Of course, we are seldom able to finish everything on our list for the day, but Jesus Christ always accomplishes exactly what He intends to do, as today’s passage shows us. Isaiah begins this “servant song” with an acknowledgment that the gospel does not always appear to have much success in people’s hearts. “Who has believed our message?” (v. 1) is the poignant cry of a prophet-evangelist who longs to see evidence of faith in many hearts but sees only indifference.

To Isaiah’s hearers, and also to many who hear our message, Christ Himself appears unworthy of attention. He was not outwardly beautiful or powerful. He came from an unknown woman and an out-of-the-way town (see John 1:46). During His life on earth, He received few accolades and plenty of criticism. He died the death of a criminal.

This is one perspective. But, reorienting our view for a moment, Isaiah shows us what the death of the Nazarene carpenter looks like from the throne of God. Jesus, who looks so unremarkable, is seen from heaven as the substitutionary Lamb, the One whose death gives life to many. And His death accomplishes exactly what He intended. Christ died by the will of the triune Lord (v. 10), and His death and resurrection bring many to salvation. As He looks at His finished work on the cross, Jesus is satisfied (v. 11).

APPLY THE WORD

Even when you feel like your efforts in evangelism are incomplete, even when you know there is so much more that you could do to share God’s love, remember that Christ always accomplishes His task! Thank the Lord today that the to-do list is ultimately His, and He will be faithful to complete His good work.

 

http://www.todayintheword.org

Joyce Meyer – The Greatest Gift You Can Give

Be merciful (responsive, compassionate, tender) just as your [heavenly] Father is merciful. — Luke 6:36

It’s the most outrageous thing. The more I think about it, the more amazed I am. It gives blessings that are undeserved and withholds punishment when it is deserved. It’s absolutely the greatest gift you can give someone.

This gift is called mercy. See, Jesus came to earth and gave us mercy, so we need to learn to give mercy to others.

By Christ’s example, we’re taught to love and pray for our enemies. We’re taught to be friendly to those who do not treat us as we would like to be treated. We are told to give to and care for the poor and helpless who will never be able to pay us back.

We can give to people who will give us gifts in return. But we’re more blessed when we choose to give to those who cannot pay us back—that’s giving mercy.

The greatest gift you can give God is to become more like Jesus. You can do that by treating others the way He has treated you. Give those around you the greatest gift they could ever receive from you: mercy.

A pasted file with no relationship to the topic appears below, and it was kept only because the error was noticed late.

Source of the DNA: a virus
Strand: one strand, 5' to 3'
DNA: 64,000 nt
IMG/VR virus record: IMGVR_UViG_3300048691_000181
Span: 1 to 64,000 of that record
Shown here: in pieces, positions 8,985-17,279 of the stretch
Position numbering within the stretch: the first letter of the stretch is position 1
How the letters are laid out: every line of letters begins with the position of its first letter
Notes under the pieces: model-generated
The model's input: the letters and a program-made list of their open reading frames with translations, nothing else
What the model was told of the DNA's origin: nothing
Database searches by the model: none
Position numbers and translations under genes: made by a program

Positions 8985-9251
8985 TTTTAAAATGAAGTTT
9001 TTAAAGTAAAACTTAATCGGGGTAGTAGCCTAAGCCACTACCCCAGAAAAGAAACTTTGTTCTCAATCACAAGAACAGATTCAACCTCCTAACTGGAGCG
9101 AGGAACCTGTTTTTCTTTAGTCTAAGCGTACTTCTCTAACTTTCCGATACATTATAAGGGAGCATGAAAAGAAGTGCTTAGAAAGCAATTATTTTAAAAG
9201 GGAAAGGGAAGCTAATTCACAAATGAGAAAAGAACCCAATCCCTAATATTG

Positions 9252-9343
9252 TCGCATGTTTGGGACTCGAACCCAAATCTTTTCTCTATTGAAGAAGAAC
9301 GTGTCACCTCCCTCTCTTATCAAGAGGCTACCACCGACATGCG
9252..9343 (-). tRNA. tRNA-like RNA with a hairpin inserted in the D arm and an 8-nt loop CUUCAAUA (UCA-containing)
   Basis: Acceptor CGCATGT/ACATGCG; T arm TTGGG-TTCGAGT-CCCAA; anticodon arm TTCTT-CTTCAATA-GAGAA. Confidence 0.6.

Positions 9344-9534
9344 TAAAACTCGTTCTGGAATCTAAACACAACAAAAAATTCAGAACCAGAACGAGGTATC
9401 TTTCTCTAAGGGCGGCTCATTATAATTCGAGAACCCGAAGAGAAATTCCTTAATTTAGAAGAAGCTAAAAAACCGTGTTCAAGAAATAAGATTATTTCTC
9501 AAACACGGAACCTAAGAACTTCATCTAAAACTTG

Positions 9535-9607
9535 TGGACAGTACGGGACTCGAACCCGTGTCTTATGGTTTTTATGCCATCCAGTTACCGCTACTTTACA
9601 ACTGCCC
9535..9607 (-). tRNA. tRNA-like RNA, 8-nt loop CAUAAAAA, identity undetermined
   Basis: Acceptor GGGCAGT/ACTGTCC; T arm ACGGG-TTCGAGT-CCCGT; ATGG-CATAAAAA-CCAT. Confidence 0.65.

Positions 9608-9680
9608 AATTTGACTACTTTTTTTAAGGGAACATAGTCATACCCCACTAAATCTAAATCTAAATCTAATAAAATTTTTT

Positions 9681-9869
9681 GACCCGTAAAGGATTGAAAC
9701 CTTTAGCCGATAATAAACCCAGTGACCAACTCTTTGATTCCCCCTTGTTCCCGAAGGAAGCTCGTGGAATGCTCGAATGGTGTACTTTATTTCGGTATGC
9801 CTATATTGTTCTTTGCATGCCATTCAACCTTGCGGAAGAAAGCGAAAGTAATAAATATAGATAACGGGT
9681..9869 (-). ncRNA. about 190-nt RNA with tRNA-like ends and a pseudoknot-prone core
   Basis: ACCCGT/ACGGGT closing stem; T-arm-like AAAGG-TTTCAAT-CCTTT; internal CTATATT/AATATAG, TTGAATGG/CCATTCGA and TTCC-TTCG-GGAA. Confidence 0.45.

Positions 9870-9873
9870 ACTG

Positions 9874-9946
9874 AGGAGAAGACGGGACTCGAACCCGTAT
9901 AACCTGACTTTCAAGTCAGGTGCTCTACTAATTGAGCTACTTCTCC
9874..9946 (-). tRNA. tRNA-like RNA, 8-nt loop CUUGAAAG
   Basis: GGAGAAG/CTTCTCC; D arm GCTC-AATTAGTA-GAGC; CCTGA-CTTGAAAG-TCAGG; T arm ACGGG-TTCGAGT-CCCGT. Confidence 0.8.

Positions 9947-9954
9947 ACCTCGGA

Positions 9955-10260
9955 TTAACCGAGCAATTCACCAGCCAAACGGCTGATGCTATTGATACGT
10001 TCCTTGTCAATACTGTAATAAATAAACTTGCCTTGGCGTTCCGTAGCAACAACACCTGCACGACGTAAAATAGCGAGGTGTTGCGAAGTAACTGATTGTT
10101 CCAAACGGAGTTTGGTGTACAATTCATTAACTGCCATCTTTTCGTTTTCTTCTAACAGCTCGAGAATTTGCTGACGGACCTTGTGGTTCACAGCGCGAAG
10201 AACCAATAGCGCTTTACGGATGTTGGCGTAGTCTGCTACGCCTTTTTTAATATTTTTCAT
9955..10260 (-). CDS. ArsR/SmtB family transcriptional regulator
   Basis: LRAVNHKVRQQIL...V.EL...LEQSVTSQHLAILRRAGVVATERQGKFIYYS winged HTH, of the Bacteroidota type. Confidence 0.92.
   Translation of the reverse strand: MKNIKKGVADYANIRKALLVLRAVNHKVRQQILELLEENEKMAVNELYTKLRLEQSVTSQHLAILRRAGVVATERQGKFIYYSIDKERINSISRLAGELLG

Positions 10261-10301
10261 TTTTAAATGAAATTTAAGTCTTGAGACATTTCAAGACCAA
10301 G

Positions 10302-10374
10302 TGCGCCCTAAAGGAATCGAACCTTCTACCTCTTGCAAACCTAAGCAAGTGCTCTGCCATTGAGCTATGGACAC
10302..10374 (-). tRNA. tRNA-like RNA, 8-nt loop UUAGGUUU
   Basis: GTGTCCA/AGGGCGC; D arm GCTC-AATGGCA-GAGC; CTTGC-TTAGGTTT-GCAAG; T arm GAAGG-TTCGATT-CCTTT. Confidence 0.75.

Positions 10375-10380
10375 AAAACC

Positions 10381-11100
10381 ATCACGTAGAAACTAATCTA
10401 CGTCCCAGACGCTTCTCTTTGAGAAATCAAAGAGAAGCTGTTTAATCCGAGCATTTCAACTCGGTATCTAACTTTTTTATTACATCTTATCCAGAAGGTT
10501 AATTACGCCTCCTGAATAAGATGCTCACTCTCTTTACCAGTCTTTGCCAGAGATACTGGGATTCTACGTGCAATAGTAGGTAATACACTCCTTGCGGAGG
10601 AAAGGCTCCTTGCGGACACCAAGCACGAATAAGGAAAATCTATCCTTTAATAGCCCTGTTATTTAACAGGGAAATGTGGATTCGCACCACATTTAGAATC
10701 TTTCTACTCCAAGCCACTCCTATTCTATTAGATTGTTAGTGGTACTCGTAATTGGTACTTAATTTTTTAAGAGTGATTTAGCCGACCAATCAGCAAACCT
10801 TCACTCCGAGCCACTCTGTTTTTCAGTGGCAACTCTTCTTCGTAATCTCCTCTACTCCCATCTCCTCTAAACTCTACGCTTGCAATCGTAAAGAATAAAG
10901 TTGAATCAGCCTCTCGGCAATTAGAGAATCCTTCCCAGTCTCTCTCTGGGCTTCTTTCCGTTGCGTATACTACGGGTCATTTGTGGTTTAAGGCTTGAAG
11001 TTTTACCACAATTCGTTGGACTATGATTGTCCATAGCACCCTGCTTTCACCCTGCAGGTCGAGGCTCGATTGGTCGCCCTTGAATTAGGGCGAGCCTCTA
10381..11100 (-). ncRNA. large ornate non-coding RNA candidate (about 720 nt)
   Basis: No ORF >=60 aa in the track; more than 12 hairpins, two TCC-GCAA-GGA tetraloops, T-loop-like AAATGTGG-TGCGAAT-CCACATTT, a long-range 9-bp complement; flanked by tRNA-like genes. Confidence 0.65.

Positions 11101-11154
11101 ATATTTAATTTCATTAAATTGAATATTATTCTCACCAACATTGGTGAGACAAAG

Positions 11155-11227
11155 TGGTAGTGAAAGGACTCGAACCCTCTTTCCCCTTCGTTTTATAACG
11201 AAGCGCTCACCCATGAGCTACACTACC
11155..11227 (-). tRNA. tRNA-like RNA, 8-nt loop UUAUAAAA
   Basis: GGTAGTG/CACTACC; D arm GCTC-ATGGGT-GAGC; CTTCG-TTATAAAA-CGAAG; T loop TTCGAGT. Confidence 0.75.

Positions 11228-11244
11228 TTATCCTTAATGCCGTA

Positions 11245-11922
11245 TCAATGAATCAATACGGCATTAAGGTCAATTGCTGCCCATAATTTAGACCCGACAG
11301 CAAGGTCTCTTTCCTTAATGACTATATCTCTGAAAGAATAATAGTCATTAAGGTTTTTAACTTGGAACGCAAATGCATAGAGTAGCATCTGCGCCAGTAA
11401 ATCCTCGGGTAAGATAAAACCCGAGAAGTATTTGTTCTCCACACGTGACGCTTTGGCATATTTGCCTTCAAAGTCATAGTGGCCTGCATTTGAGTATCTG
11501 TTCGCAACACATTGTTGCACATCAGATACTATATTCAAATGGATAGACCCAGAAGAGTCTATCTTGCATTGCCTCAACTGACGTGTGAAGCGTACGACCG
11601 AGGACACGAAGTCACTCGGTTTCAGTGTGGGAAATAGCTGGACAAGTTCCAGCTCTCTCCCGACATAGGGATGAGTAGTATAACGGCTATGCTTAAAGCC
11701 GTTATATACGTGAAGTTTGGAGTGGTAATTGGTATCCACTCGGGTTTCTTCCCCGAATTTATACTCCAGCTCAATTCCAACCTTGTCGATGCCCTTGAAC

http://www.joycemeyer.org

Campus Crusade for Christ; Bill Bright – Don’t Worry

 

“So don’t be anxious about tomorrow. God will take care of your tomorrow too. Live one day at a time” (Matthew 6:34).

The taxi driver who drove me from the airport to the hotel in Virginia Beach stated several times that he was having difficulty making ends meet for his wife and 2-year-old son.

He had two jobs and worked seven days a week. Even so, he could hardly get by. The rent was high; the utility bills were extravagant, and he was trying to save enough money so that he could move to another city where the hourly wages were considerably higher. There, he would be able to achieve a better way of life.

I asked him if he went to church.

“No,” he said, “I don’t have time. I’m too busy.”

During the next 30 minutes we talked about the love of God, and God’s purpose and plan for men which was revealed to us in the person of Jesus Christ.

“I once went to church as a young man,” he said,” and my mother is very religious. In fact, she used to preach to me all the time. But somehow I have gotten away from God and from the church.”

I shared with him the Four Spiritual Laws, and the prayer: “Lord Jesus, I need You. Thank You for dying on the cross for my sins. I open the door of my life and receive You as my Savior and Lord. Thank You for forgiving my sins and giving me eternal life. Take control of the throne of my life. Make me the kind of person You want me to be.”

By the time we reached the hotel, he was ready to pray that prayer in all earnestness, from the depths of his heart. So he offered the prayer, and I prayed with him. And it seemed as though, before my very eyes, the load he had been carrying for so long was lifted and that God, who had made the promise, had already begun to fulfill that promise.

Bible Reading:Matthew 6:28-33

TODAY’S ACTION POINT: Today I will ask God to help me forget the conflicts and unfortunate memories of the past: to take no anxious thought for tomorrow, and to joyfully live in the reality of His supernatural presence and provision.